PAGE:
Chris Bien/The Hoya Students damaged The Hoya office’s ceiling while evading DPS
Chris Bien/The Hoya
Students damaged The Hoya office’s ceiling while evading DPS

As Hurricane Irene slammed campus early Sunday, three male students’ efforts to evade Department of Public Safety officers ended in $1,500 worth of damages to offices on the fourth floor of the Leavey Center and the university pressing criminal charges.

On Sunday morning around 1:13 a.m., the suspects were checking out the university report regarding the dangerous conditions of the loosened shingles on the New Science Center. While on the Leavey Esplanade, the students were told by DPS officers to leave the area, as university officials were worried the heavy metal shingles could become dangerous projectiles, according to DPS Associate Director Joseph Smith.

Instead of following the officers’ orders, the three students — two of whom are current staffers of the student media outlet The Voice — fled to The Voice’s office on the fourth floor of Leavey with the officers in pursuit, according to Smith. The three locked the door of the office and then decided to avoid capture by breaking through the drop ceiling panels and crawling into the adjacent offices, Smith said.

The suspects, while fleeing through the ceilings of the offices of The Hoya, the Debate Team and Director of Residential Ministry Michelle Siemietkowski, destroyed several ceiling panels and damaged the structural support system in the ceilings.

Smith said that the students could be heard climbing through the ceiling as one of the officers went to retrieve keys to the office. It ultimately became only a matter of time before they surrendered, according to Smith.

“There really was no way to get out,” he said.

“The students refused to comply with repeated, reasonable requests from uniformed Department of Public Safety officers,” Director of Media Relations Rachel Pugh said. “This required critical resources be diverted during the university’s emergency response to Hurricane Irene.”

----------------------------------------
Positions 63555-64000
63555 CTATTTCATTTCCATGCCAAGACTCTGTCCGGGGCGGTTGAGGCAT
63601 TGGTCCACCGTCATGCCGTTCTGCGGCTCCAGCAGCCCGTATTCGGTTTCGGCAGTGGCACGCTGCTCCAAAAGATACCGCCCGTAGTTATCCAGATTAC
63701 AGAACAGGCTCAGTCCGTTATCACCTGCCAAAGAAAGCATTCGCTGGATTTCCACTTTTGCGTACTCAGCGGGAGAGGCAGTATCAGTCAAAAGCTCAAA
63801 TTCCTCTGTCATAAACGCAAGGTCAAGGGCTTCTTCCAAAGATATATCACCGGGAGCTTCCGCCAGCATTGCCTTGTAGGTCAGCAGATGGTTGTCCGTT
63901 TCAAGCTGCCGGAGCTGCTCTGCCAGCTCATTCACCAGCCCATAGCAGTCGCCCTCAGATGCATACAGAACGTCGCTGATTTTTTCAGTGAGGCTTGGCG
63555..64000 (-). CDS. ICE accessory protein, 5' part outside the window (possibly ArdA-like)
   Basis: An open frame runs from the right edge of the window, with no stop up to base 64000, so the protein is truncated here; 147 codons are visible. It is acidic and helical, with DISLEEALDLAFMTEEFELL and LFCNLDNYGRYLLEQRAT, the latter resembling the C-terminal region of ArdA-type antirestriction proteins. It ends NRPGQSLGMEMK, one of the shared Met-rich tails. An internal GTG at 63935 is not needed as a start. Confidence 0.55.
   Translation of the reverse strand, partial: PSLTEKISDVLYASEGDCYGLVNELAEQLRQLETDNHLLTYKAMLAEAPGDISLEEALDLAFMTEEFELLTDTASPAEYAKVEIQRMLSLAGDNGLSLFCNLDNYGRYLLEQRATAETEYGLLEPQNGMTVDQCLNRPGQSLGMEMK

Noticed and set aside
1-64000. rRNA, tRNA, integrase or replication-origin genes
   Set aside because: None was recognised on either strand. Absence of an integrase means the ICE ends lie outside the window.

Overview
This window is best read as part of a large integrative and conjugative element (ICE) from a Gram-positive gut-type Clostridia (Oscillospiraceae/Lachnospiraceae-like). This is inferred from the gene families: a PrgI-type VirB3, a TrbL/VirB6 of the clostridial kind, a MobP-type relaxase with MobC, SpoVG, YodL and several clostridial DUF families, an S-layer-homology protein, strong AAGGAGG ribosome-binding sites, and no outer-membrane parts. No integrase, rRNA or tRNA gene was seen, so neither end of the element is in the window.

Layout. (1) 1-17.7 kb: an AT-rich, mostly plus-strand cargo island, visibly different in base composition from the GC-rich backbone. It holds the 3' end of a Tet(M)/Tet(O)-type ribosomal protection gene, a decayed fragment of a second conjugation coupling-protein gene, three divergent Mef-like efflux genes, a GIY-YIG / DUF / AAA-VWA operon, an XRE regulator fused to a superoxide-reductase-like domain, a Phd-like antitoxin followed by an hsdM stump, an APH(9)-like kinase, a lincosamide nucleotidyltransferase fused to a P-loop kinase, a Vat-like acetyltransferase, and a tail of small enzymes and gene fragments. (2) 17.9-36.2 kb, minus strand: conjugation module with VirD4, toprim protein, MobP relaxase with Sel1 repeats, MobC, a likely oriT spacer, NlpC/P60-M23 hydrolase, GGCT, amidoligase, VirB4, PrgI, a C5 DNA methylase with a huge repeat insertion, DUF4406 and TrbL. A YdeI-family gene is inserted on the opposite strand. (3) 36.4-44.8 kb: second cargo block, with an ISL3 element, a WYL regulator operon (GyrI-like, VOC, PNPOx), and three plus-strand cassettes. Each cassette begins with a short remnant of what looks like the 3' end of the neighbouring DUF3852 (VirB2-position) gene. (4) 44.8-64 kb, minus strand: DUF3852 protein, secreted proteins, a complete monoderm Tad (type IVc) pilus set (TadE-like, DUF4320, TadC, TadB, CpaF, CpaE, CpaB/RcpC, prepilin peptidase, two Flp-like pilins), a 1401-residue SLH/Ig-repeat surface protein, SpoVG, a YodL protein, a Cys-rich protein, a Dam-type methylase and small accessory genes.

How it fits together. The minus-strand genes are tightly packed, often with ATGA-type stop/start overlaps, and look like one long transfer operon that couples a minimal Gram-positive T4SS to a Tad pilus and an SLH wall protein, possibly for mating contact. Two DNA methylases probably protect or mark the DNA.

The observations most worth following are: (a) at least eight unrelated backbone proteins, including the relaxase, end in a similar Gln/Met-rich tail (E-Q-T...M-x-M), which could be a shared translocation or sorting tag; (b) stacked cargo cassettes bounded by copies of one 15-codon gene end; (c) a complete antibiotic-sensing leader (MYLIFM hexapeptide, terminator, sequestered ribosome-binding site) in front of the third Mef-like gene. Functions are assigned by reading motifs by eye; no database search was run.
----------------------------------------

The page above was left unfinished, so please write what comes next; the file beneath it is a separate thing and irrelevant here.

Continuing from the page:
Two of the students turned themselves in after the destruction, but one of the suspects exited through a fourth-floor window and was found on the outcropping overhang connected to the second floor. That suspect sustained serious injuries after dropping two stories and is currently recovering at the Georgetown University Hospital.

The remaining suspects were taken into police custody, and the Metropolitan Police Department has charged all three suspects with destruction of property. This offense can carry fines of up to $5,000 and/or jail time of up to 10 years.

The Student Code of Conduct categorizes such an offense as a Class B violation, which can result in moderate to serious level violations.

First-time violations of the code include sanctions ranging from housing relocation, housing probation, apartment living suspension or housing suspension to possible disciplinary probation or disciplinary suspension for up to two years.

“Category B violations may result in the most severe sanctions when warranted by the nature of the violation or the student’s prior record,” the code states.

Smith expressed his regret that the students did not initially heed the DPS officers’ warnings, stating that the entire event could have been avoided.

“Our interest is to protect university safety,” he said. “We want to be here to protect them. We are here to help.”

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